“I’m 23 years old, and not sure what to do with my life.”
(This post may contain affiliate links)
I’ve been thinking about him this week, a game of phone tag, we seemed destined to lose. Instead, the simplest of messages would have to suffice
“I love you; you know that, right?”
The last time we talked, a life being rebuilt
“I love all things music, plants, and nutrition. I know I should go to college, but the cost of tuition seems too high
I really like the town I’m living in, but have always wanted to hop a bus and move west. I don’t want to be without her, though; remember the night we met? In sixth grade? She’s finally catching a groove, and I’d feel awful asking her to uproot and start all over again. She’s so close to her family
When you stop to think about it, there are so many decisions to make; a million different ways life could go. How do you know which paths to choose?
Maybe I’m just stuck in a Grass is Always Greener mentality? Should I focus more on having a positive outlook and counting the many blessings that I do have? Or should I go for it because life is too short, and I’ll have regrets if I don’t?”
There’s a little part of me that pauses every time I hear someone say the words “I don’t know what to do with my life.” In my forties, I still find myself asking the same questions from time to time
There certainly are people I’ve met, who knew from a young age exactly what they wanted to be and made it happen. A close friend from high school who dreamed of law school, now a partner at a firm in Colorado.
A friend from college who wanted to study medicine. She lived at the library, was accepted to an Ivy League school, and kept right on studying. She’s now a surgeon, and I’m positive she’s a darn good one.
A segment from NPR’s Fresh Air this week: An interview with a former Orca Trainer for SeaWorld. John Hargrove who, at the age of six, saw a show at Sea World. He knew right then and there that he wanted to swim with and train killer whales. Everything he did from that moment forward, was an advancement toward his goal
(ps: My goodness, it’s an incredible story. He’s also written a book)
Hats off to those who’ve followed their dream, and rarely wandered from the path, no matter what beautiful adventures were waiting just beyond their route. Admittedly; I haven’t always been one of them.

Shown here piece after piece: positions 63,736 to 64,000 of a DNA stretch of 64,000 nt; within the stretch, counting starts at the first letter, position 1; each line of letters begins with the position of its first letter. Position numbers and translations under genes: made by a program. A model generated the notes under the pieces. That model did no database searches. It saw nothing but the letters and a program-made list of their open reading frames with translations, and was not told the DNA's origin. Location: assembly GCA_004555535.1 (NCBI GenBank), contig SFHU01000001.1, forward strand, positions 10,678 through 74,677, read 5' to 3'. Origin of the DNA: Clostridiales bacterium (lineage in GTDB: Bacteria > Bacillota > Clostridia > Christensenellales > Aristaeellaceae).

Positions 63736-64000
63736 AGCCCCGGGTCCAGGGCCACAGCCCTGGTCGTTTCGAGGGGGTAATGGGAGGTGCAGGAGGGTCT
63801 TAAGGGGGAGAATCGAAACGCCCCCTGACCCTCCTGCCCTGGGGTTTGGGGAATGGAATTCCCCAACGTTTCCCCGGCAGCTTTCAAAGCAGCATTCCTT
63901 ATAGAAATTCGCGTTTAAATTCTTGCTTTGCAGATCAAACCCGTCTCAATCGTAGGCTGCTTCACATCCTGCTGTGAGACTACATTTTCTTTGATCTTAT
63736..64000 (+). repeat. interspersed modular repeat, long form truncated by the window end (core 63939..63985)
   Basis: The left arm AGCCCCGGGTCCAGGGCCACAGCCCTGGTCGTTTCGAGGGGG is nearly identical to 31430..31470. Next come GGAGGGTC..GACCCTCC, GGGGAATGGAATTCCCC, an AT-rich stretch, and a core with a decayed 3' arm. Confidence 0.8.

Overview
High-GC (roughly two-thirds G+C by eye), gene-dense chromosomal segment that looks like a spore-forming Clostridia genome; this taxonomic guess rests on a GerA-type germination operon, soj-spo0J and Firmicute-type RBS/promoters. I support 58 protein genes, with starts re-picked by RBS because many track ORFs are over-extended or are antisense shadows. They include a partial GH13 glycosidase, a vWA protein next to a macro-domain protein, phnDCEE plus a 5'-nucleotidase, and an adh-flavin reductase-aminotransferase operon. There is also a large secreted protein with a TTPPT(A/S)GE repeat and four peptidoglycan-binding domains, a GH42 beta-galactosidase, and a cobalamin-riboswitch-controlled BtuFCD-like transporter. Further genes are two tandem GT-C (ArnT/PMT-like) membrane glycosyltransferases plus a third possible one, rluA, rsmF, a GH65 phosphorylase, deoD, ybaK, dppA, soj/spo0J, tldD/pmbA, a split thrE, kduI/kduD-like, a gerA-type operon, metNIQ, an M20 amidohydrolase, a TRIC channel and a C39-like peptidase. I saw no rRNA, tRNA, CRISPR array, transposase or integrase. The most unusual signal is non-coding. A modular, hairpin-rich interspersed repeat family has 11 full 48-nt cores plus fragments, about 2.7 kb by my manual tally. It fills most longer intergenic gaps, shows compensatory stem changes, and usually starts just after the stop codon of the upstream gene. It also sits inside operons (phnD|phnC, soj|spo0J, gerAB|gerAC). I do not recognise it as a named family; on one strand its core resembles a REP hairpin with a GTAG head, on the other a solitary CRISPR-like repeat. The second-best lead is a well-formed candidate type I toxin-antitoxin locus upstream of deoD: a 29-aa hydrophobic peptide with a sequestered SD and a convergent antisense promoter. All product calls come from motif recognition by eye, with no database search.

I happen to love stopping on a whim at roadside flea markets, or small-town dive bars. The same goes for new coffee shops, food trucks, curiosity shops, movie theaters with subtitles and hot chocolate, and farmer’s markets that sell all sorts of veggies, along with colorful soaps and candles.
To trudge uphill in one direction, all of the time is something I’m simply not built for. Thinking a few steps backward or sideways have rarely hurt anyone. More importantly, I know some of my most pivotal decisions I’ve made have come when I stepped away from life’s well-worn path
It’s been during times when I’ve stopped long enough to listen to the little voice in my gut. The one that goes from the softest of whispers to a much louder shout. The one that’s always shown me the way
A part of me wants to speak to him from the heart.
“Stop looking Loves. If those things are all you do; they will be enough. There’s a lot to be said for having a job that pays the bills and buys food for your tummy. There’s, even more, to be said for having someone you love to share your life with.”
Another part of me needs to speak as a Mom. Especially when it comes to such topics as college.
“A college degree is important for so many reasons, if only as an exercise in starting something and showing your future employers that you finished. You should also realize that to most of the world; education is power. It’s a language everyone understands, a currency that never loses its value; an investment that opens doors and can only appreciate over time.
Remember, though; there really is no finishing when it comes to education. You’ll never know everything you need to, or could possibly want to
Also, think hard about this one. Are you sure happiness is only a bus ticket away? That a change of scenery will fix the restlessness of your spirit? Sometimes it’s best to stay where you are and do the work. It’ll be the same, no matter the state the window you’re looking out of happens to be in
Trust me on this one
I wonder if this isn’t simply the season to enjoy getting to know who you are, right where you are. I’ve found, my life can be as big or as small as I’d like it to be
whenever and wherever I happen to be
ps: I love you too; goodnight from afar.”
These off-beat tuna sliders are a great idea for a different yet simple weeknight dinner.
A few notes about the recipe. The food processor came in handy. I used it to mince the tuna, onion, and grated carrots together.
Also, you can always skip the bun and serve them crumbled up on a salad, or on their own with some wasabi mayo (if you’re feeling brave)
~ Adapted from All Recipes
Thai Tuna Sliders
- 1 ½ lbs fresh tuna steaks minced
- ½ cup bread crumbs (gluten-free, if you're avoiding gluten)
- ¼ cup finely chopped green onion
- ¼ cup grated carrot
- 1 Tbsp fresh ginger root, minced
- 1 Tbsp cilantro, chopped
- 1 tsp sesame oil
- 1 Tbsp ketchup
- 1 Tbsp coconut aminos (or alternately, low-sodium soy sauce)
- ½ tsp ground cumin
- ¼ tsp fine grain sea salt
- ¼ tsp freshly ground black pepper
- 1 egg, beaten
- To Finish
- 4 slider-sized buns (gluten-free, if you're avoiding gluten)
- toppings of your choice: tomatoes, onions, sprouts, etc
- In a medium-sized bowl, add the minced tuna, bread crumbs, green onion, carrot, ginger, cilantro, sesame oil, ketchup, soy sauce, cumin, salt, pepper, and egg. Mix to combine
- Cover, and refrigerate for 30 minutes.
- Preheat oven broiler.
- Form tuna mixture into 4 patties, and place in a broiler pan on top oven rack.
- Cook, uncovered, (~ 4 minutes per side), or until easily flaked with a fork.
- Serve on slider buns with lettuce and tomato